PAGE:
What miso is made from
When you go to a traditional Japanese restaurant and order a set meal, you may get a bowl of soup. Japanese people have had miso soup for centuries, and Japanese people cannot live without this particular soup. Miso is fermented food like cheese and yogurt and has ample nutrition. But do you know what miso is made from? Miso, which has had a long history with the country, is a fermented food unique to Japan. It’s made by fermenting and aging soybeans as the main ingredient and an excellent seasoning necessary for Japanese meals. Japan’s warm and humid climate condition is suitable for developing microorganisms such as mold, yeast, and bacteria, and various fermented foods have been produced. The representative is miso; also, natto is famous because of its flavor and texture. Miso making is a science, and it’s considered that miso is a piece of artwork produced by microorganisms.
Miso is made from very familiar ingredients to Japanese people, such as soybeans, rice, and salt. And of course, those materials should be accessible to make a large amount of production. In addition to the fact that the materials are familiar to everybody, it is easy to make your own miso. In the old days, it was common to make miso at home instead of buying it outside. Many Japanese people make miso soup every day, so it’s better to make at home and customize with their own preferences. Of course, careful selection of raw materials is indispensable for preparing decent miso.
There are roughly four kinds of miso: rice miso, wheat miso, bean miso, and blended miso. Rice miso and wheat miso are the names given to a koji mold spore ingredients, which are indispensable for making miso. In other words, rice miso refers to be made by mixing soybeans and salt using rice koji mold spore, which is made from rice and is not merely made from rice or rice and salt. Wheat miso also means miso made from soybeans, salt, and wheat koji mold spore. On the other hand, bean miso is made from soybeans, which is the main ingredient, mixed with salt and aged, and does not use rice or barley. In any case, soybeans and salt are always used as raw materials for miso. The rice used for rice miso is paddy rice, and wheat miso is made from raw wheat or barley, and the miso used wheat is not called wheat miso.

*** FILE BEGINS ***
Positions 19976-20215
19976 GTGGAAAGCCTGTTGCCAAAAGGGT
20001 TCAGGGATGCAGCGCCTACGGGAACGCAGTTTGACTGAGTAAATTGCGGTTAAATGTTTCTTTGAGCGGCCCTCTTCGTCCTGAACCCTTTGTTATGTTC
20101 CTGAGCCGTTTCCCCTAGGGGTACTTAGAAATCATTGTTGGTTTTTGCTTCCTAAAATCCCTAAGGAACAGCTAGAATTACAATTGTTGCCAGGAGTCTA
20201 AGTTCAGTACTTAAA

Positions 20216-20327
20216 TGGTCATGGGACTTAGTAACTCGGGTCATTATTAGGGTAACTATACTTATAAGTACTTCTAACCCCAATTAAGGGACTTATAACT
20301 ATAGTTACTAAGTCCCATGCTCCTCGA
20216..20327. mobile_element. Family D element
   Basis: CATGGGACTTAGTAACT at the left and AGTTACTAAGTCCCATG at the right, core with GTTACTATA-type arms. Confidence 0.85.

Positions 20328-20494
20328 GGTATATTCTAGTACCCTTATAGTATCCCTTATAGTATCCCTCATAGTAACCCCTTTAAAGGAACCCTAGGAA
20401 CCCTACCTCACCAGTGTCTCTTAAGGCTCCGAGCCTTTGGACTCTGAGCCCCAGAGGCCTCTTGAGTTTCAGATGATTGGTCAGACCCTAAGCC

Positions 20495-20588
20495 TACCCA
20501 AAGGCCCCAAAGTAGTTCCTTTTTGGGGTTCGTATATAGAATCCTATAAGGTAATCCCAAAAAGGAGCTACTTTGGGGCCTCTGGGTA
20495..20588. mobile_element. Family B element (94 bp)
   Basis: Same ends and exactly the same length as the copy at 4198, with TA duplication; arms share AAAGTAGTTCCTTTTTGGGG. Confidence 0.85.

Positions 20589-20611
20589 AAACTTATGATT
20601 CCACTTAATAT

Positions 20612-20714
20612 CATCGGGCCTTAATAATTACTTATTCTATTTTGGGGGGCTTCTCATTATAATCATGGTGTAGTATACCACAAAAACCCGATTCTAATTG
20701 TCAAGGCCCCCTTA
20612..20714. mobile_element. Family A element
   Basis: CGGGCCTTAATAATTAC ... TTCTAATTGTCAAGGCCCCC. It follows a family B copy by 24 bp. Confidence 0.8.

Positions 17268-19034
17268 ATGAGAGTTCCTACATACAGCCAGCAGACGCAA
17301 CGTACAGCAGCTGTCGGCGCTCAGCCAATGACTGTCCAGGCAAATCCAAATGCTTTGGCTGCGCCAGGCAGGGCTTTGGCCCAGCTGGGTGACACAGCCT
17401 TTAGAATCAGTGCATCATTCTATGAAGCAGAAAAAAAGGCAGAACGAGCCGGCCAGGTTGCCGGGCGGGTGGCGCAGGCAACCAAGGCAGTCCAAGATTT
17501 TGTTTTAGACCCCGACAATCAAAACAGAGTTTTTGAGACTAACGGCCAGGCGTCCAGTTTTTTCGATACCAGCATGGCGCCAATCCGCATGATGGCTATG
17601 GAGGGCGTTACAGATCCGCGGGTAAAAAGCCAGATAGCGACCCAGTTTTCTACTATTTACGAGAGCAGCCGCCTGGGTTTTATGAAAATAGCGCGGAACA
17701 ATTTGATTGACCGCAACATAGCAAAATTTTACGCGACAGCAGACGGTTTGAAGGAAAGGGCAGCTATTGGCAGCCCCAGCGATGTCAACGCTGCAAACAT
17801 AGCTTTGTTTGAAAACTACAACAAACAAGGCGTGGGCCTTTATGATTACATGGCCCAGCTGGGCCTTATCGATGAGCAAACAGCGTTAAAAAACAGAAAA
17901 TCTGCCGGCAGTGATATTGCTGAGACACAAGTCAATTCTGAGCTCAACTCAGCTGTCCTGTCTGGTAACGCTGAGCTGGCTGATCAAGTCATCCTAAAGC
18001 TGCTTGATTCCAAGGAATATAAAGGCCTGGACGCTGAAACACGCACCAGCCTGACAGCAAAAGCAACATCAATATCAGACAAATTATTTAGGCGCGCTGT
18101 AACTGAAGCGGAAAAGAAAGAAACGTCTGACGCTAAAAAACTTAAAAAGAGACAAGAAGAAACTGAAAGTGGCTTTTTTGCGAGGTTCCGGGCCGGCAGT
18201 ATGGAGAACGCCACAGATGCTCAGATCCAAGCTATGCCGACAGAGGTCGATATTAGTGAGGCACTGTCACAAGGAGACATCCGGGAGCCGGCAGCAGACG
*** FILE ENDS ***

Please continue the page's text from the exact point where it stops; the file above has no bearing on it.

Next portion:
There are three main types of miso colors. The first one is a light cream-colored miso called white miso, and the second is light yellow-ish miso represented by Shinshu miso. The last is reddish-brown miso called red miso, which includes Sendai miso, Edo sweet miso, and bean miso. The flavors are different since the production site and ingredients are other. It must be quite interesting to try on various miso to make soup.
It can be said that the taste of miso depends on the miso made in the land where it was born and raised. Miso in Japan is so different in each region. Mainly in the northern Kanto region, Tohoku region, and Hokkaido regions, reddish-brown dry rice miso is produced and is preferred. On the other hand, Shinshu, Hokuriku, and Chugoku regions prefer dry miso with light-colored rice miso. Bean miso is selected in the Tokai area. White sweet miso is picked in the Kinki region centered on Kyoto and the coastal area of the Seto Inland Sea. Wheat miso and blended miso of rice and wheat are preferred in Kyushu and Shikoku areas.